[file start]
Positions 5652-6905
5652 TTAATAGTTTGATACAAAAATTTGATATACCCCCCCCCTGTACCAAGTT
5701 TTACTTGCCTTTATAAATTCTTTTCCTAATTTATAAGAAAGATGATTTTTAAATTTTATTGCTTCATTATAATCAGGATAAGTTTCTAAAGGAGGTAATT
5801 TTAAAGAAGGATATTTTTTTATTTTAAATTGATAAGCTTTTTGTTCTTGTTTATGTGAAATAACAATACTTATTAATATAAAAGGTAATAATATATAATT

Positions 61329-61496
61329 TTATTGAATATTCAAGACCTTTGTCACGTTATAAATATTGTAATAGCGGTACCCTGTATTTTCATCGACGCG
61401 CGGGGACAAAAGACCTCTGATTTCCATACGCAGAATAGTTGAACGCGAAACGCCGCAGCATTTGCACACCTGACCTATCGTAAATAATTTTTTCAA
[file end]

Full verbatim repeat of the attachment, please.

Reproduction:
Positions 5652-6905
5652 TTAATAGTTTGATACAAAAATTTGATATACCCCCCCCCTGTACCAAGTT
5701 TTACTTGCCTTTATAAATTCTTTTCCTAATTTATAAGAAAGATGATTTTTAAATTTTATTGCTTCATTATAATCAGGATAAGTTTCTAAAGGAGGTAATT
5801 TTAAAGAAGGATATTTTTTTATTTTAAATTGATAAGCTTTTTGTTCTTGTTTATGTGAAATAACAATACTTATTAATATAAAAGGTAATAATATATAATT

Positions 61329-61496
61329 TTATTGAATATTCAAGACCTTTGTCACGTTATAAATATTGTAATAGCGGTACCCTGTATTTTCATCGACGCG
61401 CGGGGACAAAAGACCTCTGATTTCCATACGCAGAATAGTTGAACGCGAAACGCCGCAGCATTTGCACACCTGACCTATCGTAAATAATTTTTTCAA